Medicating for mental health
Weight gain and Type 2 diabetes are potential side effects in people taking a common medication to treat mental illness.
Now a new University of Guelph study has revealed that a single bout of intense exercise performed right before taking a dose of olanzapine could be a way to prevent these side effects.
Published in the journal Scientific Reports, the study investigated how a single bout of intense exercise could reduce olanzapine-induced hyperglycemia in male mice. Olanzapine is an anti-psychotic medication that is used in the treatment of schizophrenia and causes blood sugar levels to rise with each dose taken.
"Acute repeated spikes in blood sugar that you see with each dose of this drug have long-term impacts – and can predispose patients to the development of insulin-resistance Type 2 diabetes and cardiovascular disease," said David Wright, associate professor in the Department of Human Health and Nutritional Sciences and corresponding author of the paper.
Patients generally take such drugs as olanzapine over a long period, meaning that they may have serious impacts on patients' overall health, added Wright.
"If you look at the average life expectancy of an individual with schizophrenia versus someone in the general population, it's a 20-year gap. If we can reduce the side effects associated with blood glucose levels, hopefully we can improve life expectancy and the overall quality of life."
In their study, Wright and PhD student Laura Castellani exercised mice by having them run until they reached exhaustion before giving them a dose of olanzapine. The researchers discovered the exercise prevented the rise in blood glucose levels that typically occurs when taking the medication.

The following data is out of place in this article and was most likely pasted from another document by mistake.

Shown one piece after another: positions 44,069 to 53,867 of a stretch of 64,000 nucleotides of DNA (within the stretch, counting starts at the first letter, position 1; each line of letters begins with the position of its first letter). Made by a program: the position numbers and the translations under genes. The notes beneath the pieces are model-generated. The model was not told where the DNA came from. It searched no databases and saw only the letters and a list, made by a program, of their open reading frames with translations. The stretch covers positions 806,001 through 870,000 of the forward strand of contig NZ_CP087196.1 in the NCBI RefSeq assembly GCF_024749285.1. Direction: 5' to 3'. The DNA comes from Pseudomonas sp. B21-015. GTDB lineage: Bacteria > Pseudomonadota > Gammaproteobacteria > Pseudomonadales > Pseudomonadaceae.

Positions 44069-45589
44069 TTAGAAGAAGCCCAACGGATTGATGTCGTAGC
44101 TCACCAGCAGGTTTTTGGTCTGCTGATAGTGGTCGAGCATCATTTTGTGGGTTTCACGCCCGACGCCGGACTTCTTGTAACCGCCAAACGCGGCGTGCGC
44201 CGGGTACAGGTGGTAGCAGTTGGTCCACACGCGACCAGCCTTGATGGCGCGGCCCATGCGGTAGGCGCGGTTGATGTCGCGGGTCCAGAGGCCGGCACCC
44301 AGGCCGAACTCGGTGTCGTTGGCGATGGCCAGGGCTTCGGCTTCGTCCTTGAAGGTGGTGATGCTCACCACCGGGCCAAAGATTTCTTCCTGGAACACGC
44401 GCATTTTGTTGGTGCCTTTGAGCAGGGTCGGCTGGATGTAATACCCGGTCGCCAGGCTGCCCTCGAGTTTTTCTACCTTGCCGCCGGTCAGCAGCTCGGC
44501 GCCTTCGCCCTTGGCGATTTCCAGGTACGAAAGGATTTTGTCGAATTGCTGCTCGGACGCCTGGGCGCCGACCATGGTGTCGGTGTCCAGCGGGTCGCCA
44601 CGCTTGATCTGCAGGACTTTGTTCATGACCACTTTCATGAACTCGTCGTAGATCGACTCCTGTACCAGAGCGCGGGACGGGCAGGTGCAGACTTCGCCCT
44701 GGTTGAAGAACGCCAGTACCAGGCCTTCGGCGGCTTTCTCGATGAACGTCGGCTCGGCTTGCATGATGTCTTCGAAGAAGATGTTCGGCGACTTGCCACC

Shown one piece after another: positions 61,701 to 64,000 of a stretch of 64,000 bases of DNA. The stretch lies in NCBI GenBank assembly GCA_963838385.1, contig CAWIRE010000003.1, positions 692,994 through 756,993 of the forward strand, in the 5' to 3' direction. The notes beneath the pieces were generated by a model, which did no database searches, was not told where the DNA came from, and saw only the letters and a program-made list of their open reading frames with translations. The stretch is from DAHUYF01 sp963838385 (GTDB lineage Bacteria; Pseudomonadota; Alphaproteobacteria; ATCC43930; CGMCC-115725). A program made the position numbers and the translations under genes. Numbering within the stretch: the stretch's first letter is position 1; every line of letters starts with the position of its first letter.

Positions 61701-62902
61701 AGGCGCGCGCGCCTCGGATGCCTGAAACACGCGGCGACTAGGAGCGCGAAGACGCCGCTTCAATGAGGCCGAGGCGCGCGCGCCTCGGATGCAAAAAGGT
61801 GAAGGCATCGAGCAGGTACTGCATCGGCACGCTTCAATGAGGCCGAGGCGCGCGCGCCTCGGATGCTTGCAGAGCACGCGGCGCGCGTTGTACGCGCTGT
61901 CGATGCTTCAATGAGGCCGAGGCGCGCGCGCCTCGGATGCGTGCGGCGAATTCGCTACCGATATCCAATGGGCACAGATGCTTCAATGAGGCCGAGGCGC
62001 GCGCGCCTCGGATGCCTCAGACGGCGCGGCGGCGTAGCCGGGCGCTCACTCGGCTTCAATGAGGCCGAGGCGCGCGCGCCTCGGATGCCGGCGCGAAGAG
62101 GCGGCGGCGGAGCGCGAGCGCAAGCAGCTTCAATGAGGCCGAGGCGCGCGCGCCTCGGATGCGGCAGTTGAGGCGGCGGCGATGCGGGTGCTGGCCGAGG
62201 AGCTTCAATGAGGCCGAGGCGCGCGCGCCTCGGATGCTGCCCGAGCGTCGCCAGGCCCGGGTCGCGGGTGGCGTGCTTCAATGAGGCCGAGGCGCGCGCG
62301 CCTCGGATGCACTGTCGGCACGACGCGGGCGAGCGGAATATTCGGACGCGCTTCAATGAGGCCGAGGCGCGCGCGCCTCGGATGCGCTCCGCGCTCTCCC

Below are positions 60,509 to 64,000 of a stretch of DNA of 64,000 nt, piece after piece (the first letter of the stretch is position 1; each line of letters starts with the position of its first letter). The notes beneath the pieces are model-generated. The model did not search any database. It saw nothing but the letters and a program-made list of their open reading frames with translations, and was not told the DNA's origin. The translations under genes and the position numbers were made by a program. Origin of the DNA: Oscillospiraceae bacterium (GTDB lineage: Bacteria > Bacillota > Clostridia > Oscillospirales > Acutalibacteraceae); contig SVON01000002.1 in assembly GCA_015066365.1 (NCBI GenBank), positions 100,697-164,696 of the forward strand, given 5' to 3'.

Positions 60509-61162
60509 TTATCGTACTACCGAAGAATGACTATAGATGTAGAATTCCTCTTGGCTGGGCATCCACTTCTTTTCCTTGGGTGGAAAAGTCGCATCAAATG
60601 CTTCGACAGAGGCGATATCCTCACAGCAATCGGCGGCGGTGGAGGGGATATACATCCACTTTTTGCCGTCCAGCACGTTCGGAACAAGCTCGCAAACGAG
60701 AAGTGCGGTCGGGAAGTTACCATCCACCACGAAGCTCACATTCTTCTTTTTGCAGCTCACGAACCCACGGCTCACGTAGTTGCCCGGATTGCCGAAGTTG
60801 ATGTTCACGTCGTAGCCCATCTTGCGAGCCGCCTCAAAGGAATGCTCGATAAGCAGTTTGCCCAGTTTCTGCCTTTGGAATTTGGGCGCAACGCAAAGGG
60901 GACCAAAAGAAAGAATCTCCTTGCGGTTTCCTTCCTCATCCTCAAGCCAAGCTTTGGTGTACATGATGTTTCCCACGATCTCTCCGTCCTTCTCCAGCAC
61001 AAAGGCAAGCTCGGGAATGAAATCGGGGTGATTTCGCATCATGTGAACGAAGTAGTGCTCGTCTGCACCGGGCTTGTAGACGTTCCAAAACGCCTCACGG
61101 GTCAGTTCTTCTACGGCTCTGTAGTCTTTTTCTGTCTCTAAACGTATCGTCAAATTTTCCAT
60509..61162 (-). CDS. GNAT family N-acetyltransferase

However, the researchers found it must be intense exercise. When they repeated the tests with only moderate exercise similar to a fast jog, blood glucose levels still rose in mice because of the medication.
Although these findings are encouraging, Wright says there are challenges.
"Translating these findings to humans will be difficult, especially considering that patients taking anti-psychotics have a very low level of exercise adherence," he said. "The next step is to see if we can identify the pathways that are activated during exercise so that we can perhaps target them pharmacologically or nutritionally."
While clinicians have been looking at different ways to prevent higher blood glucose levels by prescribing anti-diabetic drugs, Wright said his lab is interested in exercise physiology and trying to figure out how exercise can improve glucose homeostasis.
"Cardiovascular disease is the leading cause of death in individuals that have schizophrenia," said Wright. "And obviously not everything can be attributed to the metabolic effects of these drugs. But if we can look at the big picture and reduce these side effects, hopefully life expectancy and quality of life can be improved because once you go on these drugs you can't really go off of them."
Prof. David Wright